Compulsory energy efficiency improvements for Scottish commercial property
New regulations are to be issued in Scotland (under the Climate Change (Scotland) Act 2009), designed to improve the energy efficiency of older Scottish commercial properties. Until last month, we had no confirmed date for when these regulations would be operational. The Scottish Government's March 2015 announcement sets out their timetable; the current intention is to bring the new regulations into force in June 2016.
The Inter UK Law Comparison section of our website includes a section on these proposed new regulations - which will apply to commercial property with a floor area of more than 1000 sq m (or 10,764 sq ft) which do not comply, at minimum, with the 2002 Scottish building regulations.
In a nutshell the regulations provide that:
- Any property that does not comply cannot be sold or let until an action plan is in place for energy efficiency improvements - and the owner has chosen whether to carry out the improvement works or to take on the obligation annually to report certain energy data relative to the property.
- If the owner opts to carry out the works, they must be done within 3½ years.
- If the owner opts to report the data, the obligation to do this will continue until the works are done.
More detail will be available once the draft Scottish climate change regulations are published in August/September 2015.
At the moment, the Scottish Government intend that these regulations will be used instead of the powers available to Holyrood under the Energy Act 2011 to prohibit the letting of buildings with an EPC rating of F or G. This prohibition will apply in England from 1 April 2018 - as explained in our Inter UK Law Comparison section on EPCs.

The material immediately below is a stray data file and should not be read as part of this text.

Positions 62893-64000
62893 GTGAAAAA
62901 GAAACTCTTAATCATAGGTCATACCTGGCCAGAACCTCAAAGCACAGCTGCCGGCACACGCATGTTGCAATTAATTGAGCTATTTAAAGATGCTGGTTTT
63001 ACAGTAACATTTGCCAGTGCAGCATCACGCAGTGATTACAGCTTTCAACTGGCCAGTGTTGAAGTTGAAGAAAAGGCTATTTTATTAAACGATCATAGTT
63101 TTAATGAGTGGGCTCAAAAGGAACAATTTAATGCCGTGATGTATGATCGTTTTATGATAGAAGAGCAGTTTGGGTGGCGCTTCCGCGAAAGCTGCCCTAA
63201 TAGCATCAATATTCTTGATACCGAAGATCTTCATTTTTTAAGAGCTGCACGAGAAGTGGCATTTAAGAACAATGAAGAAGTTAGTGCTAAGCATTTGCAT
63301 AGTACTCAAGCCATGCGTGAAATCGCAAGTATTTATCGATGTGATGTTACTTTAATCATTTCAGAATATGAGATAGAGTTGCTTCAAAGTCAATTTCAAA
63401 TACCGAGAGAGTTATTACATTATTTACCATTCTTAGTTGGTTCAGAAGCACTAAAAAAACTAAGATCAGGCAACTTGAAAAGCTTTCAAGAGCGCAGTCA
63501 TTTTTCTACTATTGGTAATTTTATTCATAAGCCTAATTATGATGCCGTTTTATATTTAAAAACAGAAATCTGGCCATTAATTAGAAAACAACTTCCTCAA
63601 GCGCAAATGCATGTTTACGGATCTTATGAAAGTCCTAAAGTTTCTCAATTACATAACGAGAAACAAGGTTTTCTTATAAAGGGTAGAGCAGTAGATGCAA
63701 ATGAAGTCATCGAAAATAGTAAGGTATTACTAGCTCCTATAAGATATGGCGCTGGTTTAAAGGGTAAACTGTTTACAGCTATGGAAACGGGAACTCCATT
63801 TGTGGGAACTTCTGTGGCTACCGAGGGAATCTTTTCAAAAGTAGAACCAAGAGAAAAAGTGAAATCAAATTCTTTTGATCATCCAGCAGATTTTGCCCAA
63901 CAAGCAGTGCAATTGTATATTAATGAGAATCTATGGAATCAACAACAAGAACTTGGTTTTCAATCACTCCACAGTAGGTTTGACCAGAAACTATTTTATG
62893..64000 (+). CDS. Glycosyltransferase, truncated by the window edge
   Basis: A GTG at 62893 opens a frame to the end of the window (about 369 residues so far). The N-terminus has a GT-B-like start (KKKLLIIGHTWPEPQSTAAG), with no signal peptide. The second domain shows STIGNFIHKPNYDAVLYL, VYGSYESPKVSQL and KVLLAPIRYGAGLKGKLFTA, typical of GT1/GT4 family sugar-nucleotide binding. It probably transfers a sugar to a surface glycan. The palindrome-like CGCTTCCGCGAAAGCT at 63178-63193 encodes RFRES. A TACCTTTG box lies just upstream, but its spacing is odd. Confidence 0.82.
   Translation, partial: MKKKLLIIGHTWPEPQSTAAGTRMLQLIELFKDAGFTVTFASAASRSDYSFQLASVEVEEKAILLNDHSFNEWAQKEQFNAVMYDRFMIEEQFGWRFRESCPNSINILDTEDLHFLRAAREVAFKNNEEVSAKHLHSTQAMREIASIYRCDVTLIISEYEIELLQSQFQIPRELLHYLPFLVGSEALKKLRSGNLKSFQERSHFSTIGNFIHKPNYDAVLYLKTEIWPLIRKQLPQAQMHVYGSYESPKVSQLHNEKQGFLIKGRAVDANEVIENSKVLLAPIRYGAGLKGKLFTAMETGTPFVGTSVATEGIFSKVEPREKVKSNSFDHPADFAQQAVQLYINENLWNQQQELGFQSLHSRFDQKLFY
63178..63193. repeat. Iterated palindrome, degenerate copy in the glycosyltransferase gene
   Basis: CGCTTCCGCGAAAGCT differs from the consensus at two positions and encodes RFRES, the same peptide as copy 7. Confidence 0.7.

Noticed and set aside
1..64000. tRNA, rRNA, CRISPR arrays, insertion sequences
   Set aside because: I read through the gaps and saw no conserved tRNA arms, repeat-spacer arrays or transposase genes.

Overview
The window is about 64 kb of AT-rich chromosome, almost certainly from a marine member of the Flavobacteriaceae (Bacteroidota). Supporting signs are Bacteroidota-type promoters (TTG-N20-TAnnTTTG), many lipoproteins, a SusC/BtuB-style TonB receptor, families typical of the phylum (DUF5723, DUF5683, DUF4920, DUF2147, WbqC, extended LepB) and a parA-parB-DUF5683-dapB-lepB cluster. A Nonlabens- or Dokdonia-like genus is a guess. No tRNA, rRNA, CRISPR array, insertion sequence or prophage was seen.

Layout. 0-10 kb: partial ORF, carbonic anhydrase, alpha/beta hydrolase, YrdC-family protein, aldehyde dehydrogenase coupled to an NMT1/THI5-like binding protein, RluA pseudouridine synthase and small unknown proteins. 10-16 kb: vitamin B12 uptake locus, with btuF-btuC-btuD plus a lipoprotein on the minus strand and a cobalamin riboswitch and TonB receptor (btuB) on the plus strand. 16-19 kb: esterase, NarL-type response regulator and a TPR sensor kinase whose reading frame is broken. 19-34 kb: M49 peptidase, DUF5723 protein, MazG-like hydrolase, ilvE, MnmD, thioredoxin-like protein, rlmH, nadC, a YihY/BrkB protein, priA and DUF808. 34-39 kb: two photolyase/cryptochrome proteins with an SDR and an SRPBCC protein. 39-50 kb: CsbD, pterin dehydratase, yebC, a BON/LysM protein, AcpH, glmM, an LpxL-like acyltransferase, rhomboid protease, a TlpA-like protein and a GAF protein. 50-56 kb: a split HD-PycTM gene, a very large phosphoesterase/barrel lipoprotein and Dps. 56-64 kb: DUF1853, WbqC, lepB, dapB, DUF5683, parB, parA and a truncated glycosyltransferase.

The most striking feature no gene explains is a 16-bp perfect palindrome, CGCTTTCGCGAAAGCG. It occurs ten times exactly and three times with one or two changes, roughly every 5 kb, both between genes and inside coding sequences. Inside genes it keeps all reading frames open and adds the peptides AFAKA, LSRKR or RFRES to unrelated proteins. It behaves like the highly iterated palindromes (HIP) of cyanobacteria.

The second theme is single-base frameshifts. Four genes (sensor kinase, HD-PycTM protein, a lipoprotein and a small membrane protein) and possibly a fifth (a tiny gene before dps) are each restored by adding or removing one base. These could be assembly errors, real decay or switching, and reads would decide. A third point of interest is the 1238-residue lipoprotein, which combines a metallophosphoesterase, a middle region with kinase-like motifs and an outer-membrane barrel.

Similar climate change regulations are also to be put in place by the Scottish Government for residential property (under S64 of the Act) - but no timetable has yet been published for this.
Flood Re insurance scheme
Last year, Steven Thomson discussed various flood risk issues, including the proposed new Flood Re insurance scheme which will cover domestic property. This is the scheme that will replace the existing arrangements that are in place between the UK Government and the Association of British Insurers, to ensure that those whose homes are at high risk of flooding can still (generally) obtain flood risk insurance at a tolerable cost.
Draft regulations for the new Flood Re scheme were issued last month. The explanatory memorandum that accompanies the two draft instruments is an easier read than the regulations themselves.
The scheme will come into force on 1 April 2016. Some important points to keep in mind are:
- As with the current arrangements, Flood Re will apply only to residential or domestic property - not to commercial property. Buy to let property and blocks of 4 or more flats are considered to be commercial property for these purposes.
- In addition to the commercial property exclusion, homes built after 1 January 2009 and those that are let out will not be covered. The owners and tenants of such excluded property, situated in any area that is at a high risk of flooding, could find it increasingly difficult and/or expensive to obtain insurance against the risk of damage or other loss caused by flooding. This might have an impact on the market value of such property. In severe cases, the property could be unsellable.
- The previous proposed exclusion of homes in the top council tax band (H) has been dropped, but the premiums charged to insure such homes may be higher than those for properties in the lower bands.
- Contrary to expectations there will be no limit on the excesses that insurers might apply to flood claims or on the conditions that insurance companies might impose on flood cover (including obligations to install flood protection measures). So, although flood risk insurance should still be able to be secured (at a bearable premium) for qualifying at risk properties, there could be extra costs associated with getting the cover and a lower pay out if there is a claim.